1 Peter 2:11 "Beloved, I urge you as sojourners and exiles, to abstain from the passions of the flesh, which wage war against your soul.
"Dad, I know exactly what I want to do for my birthday party". (Our eldest son goes on to explain his plans. His birthday is in January... it's the beginning of August.)
So I say... "What if we go to be with Jesus tomorrow, and never make it to your birthday?"
Child: Well then I will try to convince God to let me have my birthday party in heaven.
Another Child: I don't think that you'll be able to watch The Hobbit in heaven. (This apparently is part of the birthday party plan)
My Wife, Candy: I don't think you'll really want to.
Still Another Child: Will I be able to run really fast in Heaven?
Yet Another Child: Why would you want to run when you're going to be able to fly?!
And Still Another, eyes gleaming with excitement: When I get to heaven, I'm going to the store to buy turbo boosters!
Lots of laughter around the table
"Daddy, what's on top of outer space?"
I love children! There's nothing quite so endearing to me as a conversation with a 6 year old about God. But as hilarious as that episode around the table was for us, I noticed something in all that talk that concerned me just a little; the substance of heaven, the draw and the hope of it, revolved around temporal things. We had movies, parties, and turbo boosters along with the ability to fly... but no God. Now I understand that we're talking about children here, children with the full package of unbridled imagination and innocent wonder and as such I don't expect a theological exposition on the heaven revealed to us in scripture after which, with hands folded smartly in his lap, our 3 year old would bow his head and say, "Now, let us pray", but this whole exchange begs the question, what are we teaching our children about God and the after-life? What kind of hope are our children carrying? Better yet, what kind of hope are our children seeing us hold out for? If it remains turbo boosters and space flight, then I think we're missing the point. Are we as parents seeking first the Kingdom of God and His righteousness, or are we zeroed in on material things and the cares of this life?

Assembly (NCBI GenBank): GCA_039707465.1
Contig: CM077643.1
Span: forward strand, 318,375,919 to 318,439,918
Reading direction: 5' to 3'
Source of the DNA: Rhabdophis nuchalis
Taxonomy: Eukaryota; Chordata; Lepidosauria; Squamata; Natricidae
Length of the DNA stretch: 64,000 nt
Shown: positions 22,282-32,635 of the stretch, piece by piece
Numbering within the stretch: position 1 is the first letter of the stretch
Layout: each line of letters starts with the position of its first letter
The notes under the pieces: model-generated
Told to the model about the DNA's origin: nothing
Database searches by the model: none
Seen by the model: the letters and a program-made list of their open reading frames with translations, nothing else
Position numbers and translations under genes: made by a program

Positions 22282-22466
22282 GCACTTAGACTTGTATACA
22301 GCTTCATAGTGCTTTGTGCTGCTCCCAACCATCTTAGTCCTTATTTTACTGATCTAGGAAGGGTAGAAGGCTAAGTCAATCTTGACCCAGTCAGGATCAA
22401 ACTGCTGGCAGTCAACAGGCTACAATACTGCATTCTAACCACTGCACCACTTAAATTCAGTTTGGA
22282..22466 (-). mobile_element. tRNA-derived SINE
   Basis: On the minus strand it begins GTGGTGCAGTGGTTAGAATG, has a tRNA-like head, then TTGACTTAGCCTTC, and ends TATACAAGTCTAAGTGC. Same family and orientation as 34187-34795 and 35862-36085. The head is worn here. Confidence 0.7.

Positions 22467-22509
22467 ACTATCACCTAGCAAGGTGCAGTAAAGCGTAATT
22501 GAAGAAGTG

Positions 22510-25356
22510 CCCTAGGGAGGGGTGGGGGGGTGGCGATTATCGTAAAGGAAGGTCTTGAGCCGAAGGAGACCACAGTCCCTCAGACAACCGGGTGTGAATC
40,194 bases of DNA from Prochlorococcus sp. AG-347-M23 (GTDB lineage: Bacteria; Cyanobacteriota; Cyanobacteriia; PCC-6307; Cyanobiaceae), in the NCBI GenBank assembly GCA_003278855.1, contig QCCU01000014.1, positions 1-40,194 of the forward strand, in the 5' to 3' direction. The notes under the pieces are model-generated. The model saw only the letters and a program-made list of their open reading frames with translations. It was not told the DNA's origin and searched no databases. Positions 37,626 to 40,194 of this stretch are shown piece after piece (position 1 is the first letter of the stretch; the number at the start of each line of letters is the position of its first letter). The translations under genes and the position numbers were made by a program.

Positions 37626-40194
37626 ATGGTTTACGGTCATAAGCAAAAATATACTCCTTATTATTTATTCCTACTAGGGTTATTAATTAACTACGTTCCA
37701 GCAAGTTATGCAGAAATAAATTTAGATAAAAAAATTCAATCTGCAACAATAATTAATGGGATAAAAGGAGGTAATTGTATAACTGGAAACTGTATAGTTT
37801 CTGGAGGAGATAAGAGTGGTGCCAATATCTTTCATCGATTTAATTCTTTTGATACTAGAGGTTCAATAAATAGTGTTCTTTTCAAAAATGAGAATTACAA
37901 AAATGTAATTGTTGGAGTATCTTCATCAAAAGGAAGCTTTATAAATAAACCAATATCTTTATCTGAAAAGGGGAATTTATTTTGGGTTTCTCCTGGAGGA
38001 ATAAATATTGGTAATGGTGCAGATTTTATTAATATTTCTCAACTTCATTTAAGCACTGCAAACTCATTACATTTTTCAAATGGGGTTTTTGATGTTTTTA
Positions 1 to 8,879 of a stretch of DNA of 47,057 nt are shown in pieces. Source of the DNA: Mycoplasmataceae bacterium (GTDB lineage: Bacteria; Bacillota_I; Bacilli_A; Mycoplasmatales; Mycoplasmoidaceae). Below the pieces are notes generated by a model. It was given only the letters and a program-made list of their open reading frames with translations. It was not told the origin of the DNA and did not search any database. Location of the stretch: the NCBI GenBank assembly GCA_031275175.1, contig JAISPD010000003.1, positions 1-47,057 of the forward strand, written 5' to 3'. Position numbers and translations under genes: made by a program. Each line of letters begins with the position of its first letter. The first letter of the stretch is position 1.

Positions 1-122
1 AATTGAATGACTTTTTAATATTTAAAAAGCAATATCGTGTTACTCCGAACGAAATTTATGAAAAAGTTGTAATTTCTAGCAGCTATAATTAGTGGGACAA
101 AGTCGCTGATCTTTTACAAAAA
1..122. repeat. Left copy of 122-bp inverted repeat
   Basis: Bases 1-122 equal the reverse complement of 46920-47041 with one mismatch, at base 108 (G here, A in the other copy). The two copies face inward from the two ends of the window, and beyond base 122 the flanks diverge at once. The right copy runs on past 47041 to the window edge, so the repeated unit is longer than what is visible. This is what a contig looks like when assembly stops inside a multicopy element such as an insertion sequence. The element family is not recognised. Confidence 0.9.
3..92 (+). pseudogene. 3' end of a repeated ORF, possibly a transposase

Almost daily I'm faced with the reality that my kids are going to value the same things I do, and that only a small fraction of that will be communicated to them with words. The better part of it they'll learn simply by watching what I spend my time doing. Now, I like a good movie as much as the next guy, and if I'm going to be honest I think attaching turbo boosters to an immortal, invincible body would be super cool! I just think that if Candy and I can communicate through our lives more than our words that God's Kingdom and righteousness are our primary pursuit, then we will have given our kids something to which The Hobbit pales in comparison; a real hope that will follow them through life, and finally find it's fulfillment when they meet Jesus face to face.